Albany: Published by B.D. Packard, No. 51 State-Street. R. Packard, Printer, 1811.
First edition of both parts together, with additions. iv, -248; 148pp. 1 vols. 8vo. Privateer, Counterfeiter, Rogue, and Schoolteacher. Contemporary mottled sheep, red leather title label Sabin 9466; American Imprints 22445; Howes B1022. Item #365675
Notable account of an American scoundrel. Stephen Burroughs (1765-1840) was born in Hanover, New Hampshire, enlisted in the army at age 14. He soon deserted and was then admitted to Dartmouth College in 1781. He got into trouble, negected his studies, and left before he was expelled. He went to Newburyport and joined a privateering vessel, later posing as a ship's physician. Returning ashore, he took up teaching, assumed the duties of a Congregationalist minister for six months in Pelham, Mass., whereupon he was arrested for counterfeiting. He escaped from Northampton jail by burning it down; was recaptured, imprisoned at Castle Rock, and again escaped. He fled to Canada and led a counterfeiting ring; shortly thereafter he reformed, converted to Catholicism, and retired to the life of teaching.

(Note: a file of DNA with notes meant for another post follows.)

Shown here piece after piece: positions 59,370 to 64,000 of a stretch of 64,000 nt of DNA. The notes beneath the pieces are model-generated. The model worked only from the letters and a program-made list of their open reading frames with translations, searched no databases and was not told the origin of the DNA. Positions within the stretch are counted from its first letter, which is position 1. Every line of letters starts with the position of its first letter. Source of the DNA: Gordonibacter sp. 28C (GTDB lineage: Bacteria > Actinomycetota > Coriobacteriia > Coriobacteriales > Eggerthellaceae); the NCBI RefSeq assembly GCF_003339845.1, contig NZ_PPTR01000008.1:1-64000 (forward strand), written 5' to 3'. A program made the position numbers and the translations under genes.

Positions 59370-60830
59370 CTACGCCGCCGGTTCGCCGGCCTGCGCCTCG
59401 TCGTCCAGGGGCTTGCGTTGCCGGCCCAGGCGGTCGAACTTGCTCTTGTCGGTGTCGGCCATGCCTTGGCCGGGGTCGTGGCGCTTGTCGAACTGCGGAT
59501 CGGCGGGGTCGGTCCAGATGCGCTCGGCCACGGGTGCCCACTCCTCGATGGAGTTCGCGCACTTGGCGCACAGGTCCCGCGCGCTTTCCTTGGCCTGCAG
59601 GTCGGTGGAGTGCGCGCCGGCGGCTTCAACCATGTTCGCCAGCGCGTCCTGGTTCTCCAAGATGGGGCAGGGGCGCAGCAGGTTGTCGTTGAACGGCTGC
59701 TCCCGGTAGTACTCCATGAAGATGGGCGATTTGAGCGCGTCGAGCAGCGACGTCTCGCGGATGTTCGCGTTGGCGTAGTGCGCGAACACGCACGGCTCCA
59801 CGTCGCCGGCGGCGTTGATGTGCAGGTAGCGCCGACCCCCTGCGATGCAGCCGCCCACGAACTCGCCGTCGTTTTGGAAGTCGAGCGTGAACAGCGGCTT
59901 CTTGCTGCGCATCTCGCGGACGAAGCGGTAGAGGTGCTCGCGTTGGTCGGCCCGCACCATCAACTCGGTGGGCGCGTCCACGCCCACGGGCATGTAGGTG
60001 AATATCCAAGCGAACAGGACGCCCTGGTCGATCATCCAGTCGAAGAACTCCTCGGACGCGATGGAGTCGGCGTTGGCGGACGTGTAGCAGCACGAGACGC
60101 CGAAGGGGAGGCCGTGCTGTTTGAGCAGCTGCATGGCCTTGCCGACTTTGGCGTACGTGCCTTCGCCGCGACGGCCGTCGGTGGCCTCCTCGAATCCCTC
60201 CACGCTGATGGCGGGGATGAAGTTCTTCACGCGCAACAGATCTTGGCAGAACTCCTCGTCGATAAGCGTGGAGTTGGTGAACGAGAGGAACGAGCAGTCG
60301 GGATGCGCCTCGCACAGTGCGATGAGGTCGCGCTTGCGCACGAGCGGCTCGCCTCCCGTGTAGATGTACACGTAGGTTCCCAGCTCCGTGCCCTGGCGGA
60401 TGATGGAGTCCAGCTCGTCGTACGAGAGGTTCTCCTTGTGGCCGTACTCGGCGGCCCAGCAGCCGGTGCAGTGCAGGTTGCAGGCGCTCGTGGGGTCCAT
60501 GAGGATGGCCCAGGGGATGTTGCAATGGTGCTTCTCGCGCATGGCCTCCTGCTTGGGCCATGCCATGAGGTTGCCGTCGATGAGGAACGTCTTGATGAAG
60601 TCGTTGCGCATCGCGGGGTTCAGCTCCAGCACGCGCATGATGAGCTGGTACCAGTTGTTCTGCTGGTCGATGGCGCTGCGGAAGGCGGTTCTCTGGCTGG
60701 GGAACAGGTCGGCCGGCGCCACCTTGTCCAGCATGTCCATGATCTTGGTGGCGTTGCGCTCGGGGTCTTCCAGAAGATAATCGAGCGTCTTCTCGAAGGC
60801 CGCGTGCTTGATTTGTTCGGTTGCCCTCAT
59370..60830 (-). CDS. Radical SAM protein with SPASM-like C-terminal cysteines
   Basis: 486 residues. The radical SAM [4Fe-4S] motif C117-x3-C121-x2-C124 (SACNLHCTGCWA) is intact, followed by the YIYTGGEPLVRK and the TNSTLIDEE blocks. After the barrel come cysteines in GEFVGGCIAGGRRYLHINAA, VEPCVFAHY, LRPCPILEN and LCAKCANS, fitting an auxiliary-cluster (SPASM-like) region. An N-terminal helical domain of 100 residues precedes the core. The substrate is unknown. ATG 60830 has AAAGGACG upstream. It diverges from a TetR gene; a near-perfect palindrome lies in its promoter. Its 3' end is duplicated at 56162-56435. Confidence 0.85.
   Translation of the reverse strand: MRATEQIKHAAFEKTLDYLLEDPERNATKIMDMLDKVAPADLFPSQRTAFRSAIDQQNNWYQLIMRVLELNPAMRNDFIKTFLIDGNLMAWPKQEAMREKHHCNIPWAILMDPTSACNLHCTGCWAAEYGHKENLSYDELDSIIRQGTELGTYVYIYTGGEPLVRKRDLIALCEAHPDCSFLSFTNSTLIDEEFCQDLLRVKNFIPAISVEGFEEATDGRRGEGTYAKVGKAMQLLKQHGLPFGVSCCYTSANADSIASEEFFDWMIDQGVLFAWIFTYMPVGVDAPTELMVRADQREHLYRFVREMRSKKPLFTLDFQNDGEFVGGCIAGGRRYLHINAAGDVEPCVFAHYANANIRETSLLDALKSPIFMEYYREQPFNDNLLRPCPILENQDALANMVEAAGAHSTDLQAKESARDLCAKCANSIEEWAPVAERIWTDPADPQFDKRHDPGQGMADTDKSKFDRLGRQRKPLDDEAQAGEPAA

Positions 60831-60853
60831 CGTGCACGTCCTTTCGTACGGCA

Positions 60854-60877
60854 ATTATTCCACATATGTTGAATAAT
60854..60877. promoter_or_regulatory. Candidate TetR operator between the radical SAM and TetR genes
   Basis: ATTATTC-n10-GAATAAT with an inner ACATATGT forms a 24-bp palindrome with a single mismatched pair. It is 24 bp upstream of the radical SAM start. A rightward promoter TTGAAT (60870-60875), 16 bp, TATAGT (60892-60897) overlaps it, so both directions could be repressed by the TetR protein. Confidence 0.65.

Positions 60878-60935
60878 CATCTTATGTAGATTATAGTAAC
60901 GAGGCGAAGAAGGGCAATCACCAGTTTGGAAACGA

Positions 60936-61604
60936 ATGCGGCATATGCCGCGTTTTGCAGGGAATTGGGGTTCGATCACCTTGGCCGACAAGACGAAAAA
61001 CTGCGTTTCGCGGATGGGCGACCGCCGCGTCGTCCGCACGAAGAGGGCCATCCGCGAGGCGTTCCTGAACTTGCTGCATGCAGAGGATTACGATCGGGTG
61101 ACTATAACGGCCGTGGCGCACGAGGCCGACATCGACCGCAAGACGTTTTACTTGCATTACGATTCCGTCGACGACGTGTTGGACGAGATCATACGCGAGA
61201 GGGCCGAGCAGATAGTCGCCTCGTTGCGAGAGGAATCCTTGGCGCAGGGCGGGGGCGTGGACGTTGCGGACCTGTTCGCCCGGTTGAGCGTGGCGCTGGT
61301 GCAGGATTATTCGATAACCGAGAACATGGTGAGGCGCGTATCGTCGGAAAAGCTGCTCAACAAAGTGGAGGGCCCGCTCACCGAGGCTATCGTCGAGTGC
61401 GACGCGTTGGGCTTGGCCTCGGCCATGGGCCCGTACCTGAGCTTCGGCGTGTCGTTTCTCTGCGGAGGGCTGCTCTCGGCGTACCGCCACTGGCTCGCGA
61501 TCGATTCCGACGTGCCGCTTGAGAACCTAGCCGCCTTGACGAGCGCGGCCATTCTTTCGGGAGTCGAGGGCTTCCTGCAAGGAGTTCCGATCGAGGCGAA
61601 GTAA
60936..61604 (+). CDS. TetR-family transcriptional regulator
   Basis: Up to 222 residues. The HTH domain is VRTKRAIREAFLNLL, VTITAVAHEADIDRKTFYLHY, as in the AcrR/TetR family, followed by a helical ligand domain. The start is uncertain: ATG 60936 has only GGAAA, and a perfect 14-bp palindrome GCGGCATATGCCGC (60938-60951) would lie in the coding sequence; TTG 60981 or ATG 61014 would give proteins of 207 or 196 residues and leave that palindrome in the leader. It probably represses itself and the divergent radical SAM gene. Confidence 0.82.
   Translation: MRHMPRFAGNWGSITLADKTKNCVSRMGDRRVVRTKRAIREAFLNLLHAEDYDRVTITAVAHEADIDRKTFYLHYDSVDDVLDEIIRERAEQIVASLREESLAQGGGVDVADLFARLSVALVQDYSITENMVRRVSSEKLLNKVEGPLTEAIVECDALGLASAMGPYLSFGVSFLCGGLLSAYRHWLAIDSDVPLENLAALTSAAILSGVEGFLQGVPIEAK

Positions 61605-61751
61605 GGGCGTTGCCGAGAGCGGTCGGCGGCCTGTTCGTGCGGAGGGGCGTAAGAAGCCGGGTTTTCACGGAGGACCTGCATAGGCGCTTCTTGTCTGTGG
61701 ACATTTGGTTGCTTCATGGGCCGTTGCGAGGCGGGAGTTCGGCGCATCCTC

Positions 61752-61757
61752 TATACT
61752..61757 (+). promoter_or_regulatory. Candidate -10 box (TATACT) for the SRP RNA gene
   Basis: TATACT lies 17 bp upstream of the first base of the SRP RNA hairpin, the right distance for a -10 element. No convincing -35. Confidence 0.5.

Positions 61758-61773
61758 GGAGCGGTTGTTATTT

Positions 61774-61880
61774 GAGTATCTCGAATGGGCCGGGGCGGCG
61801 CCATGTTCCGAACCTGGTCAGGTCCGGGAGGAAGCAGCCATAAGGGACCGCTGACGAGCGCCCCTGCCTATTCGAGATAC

"One of the great criminal autobiographies, and an important piece of picaresque Americana" (Streeter). "The memoirs of a notorious swindler and con man, and one of the first such confessional works published in the United States" (Reese).
The first edition was published by two different publishers in two different locations six years apart (Hanover, NH:1798 and Boston:1804). An abbreviated edition was published in Otsego in 1810, followed by the present edition which included both volumes as well as additions never before published. A fine copy in a nice contemporary American binding.
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